horses, vegetable gardens, orchards,
buildings such as guests house
pools, tennis courts, yachts, planes,
antiques, vintage cars art collections,
where smoking is permitted
Household operating budget,
Weekly/monthly budget, payroll,
maintenance budget, planned
annual service, repairs, new
improvement, security, travel
Based on where the home is, the
What are the household priorities?
size of property, who lives there,
What is the expected management
their frame of reference regarding
style, level and kind of management
service and their life style, what
required in the household? What is
style or kind of service are they
the service style and kind of
expecting, and what are the hours
Household Manager and staff
of staff coverage being requested?
required to carry out the request?
Is the type of housing provided,
The second tier of this database expands the tree of the database to a finer level of data granularity and comprises the next level of detail for a particular category. For the purpose of illustrating this concept, the Physical Property category is described herein, which second level is embodied in the Household Inventory Module of the present facility management system. The Level 1 data typically required for the Physical Property category is a technical description of the facility, such as address, legal description, and the like. The next successive granularity of detail is provided in Level 2 in terms of Zones contained in the facility, as shown in FIG. 4. This use of the Zone concept enables the user to define a volumetric segmentation of the facility into a plurality of juxtaposed segments that in combination define the totality of the facility. Each Zone represents a collection of rooms of the facility with their associated physical plant and contents. As can be seen from FIG. 4, each Zone typically comprises a plurality of rooms and/or passageways between rooms and/or adjacent outdoor areas. The selection of a locale for inclusion into a Zone is typically effected by the household manager and is based upon a number of factors, including but not limited to: community of interest (such as a plurality of bedrooms), physical proximity, served by a minimum number of staff members, requires common service/supplies, coordinated scheduling of service, pattern of activity of residents. Thus, for example, Zone 2 comprises a plurality of sleeping rooms and the adjoining hallways and stairs. The servicing of this Zone requires the repetitive execution of a set of tasks, thereby simplifying the provisioning of the staff who execute these tasks and avoiding the inefficiencies occasioned by the execution of unrelated services. The Zones are typically defined in terms of volumetric segments of the facility since the adjoining areas in a facility generally have similar or complementary functions. However, the term “volumetric segmentation” as used herein encompasses the inclusion of spatially disjunct areas or the residence in the Zone. For example, a studio over a garage may be serviced along with an office in the main building of the residence, even though these two areas are not adjoining, but the schedule of the residents and/or the type of services required may override the efficiencies provided by physical proximity. The residence is therefore divided into a plurality of Zones, each of which comprises a definition of a volumetric segment of the residence, whether or not comprising adjoining locales, with the sum of the Zones defining the entirety of the facility.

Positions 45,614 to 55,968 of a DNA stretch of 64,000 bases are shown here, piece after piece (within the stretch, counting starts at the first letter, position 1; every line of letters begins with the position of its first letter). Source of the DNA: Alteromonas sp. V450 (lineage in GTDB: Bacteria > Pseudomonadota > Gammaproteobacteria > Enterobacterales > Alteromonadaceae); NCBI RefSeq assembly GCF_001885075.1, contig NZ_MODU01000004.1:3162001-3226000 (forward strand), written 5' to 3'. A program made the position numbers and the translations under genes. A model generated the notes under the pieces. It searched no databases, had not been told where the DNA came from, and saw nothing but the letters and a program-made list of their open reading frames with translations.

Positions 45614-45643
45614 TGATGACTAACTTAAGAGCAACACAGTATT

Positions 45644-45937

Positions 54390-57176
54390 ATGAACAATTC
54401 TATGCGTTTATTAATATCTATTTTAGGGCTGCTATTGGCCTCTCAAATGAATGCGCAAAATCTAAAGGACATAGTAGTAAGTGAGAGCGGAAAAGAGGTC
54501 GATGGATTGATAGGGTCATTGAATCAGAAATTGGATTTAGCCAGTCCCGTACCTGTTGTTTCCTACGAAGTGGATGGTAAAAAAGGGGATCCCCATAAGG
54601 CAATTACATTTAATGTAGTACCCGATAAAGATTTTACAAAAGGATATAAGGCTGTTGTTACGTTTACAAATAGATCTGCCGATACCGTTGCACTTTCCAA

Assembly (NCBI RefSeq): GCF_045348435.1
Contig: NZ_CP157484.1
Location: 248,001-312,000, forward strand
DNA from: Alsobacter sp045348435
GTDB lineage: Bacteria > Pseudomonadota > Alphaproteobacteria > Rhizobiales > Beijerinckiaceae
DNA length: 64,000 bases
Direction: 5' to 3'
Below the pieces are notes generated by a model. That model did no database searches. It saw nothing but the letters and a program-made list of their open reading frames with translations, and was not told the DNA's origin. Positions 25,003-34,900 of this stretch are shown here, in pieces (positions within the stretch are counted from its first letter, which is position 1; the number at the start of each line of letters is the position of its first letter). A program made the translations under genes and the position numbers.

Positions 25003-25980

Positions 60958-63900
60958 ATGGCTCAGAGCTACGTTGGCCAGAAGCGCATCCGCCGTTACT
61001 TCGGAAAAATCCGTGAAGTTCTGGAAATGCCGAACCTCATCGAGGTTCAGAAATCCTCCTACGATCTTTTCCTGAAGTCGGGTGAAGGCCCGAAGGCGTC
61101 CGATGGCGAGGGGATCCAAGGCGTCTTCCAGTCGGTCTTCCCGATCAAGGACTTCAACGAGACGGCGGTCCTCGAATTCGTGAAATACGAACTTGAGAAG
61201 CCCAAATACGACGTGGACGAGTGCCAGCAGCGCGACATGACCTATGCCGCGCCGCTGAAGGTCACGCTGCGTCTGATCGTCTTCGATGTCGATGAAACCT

FIG. 5 illustrates in block diagram form an example of one level of the hierarchical database of the present facility management system as embodied in the definition of a particular zone of the facility and its contents. In particular, Zone 2 is defined in Level 3 as comprising one or more Rooms and/or Hallways. As can be seen in the FIG. 3, the Zone 2 comprises Sleeping Rooms, Hallway 2, Stairs 2, and Hall Bathroom 1. Each of these entries itself is defined with further granularity. For example, Sleeping Rooms comprise: Master Bedroom, Guest Bedroom 1, Guest Bedroom 2. The Master Bedroom itself comprises: Furniture, Equipment, Bathroom, Closet. The Closet itself comprises a plurality of contents, such as: Clothes, Sports Equipment. Clothes comprise: suits, shoes, ties, pants, etc. Thus, the Household Inventory comprises a detailed inventory of not only the physical architecture and physical plant of the facility but also all of its contents, with a specific definition of all of the content specifics that are required to manage these contents and their use by both the staff and the residents. The present facility management system therefore enables the definition of the inventory in terms of the inventory comprises a description of the entity, a location of the entity in the household and any additional information relating to the entity that is necessary for its management and servicing.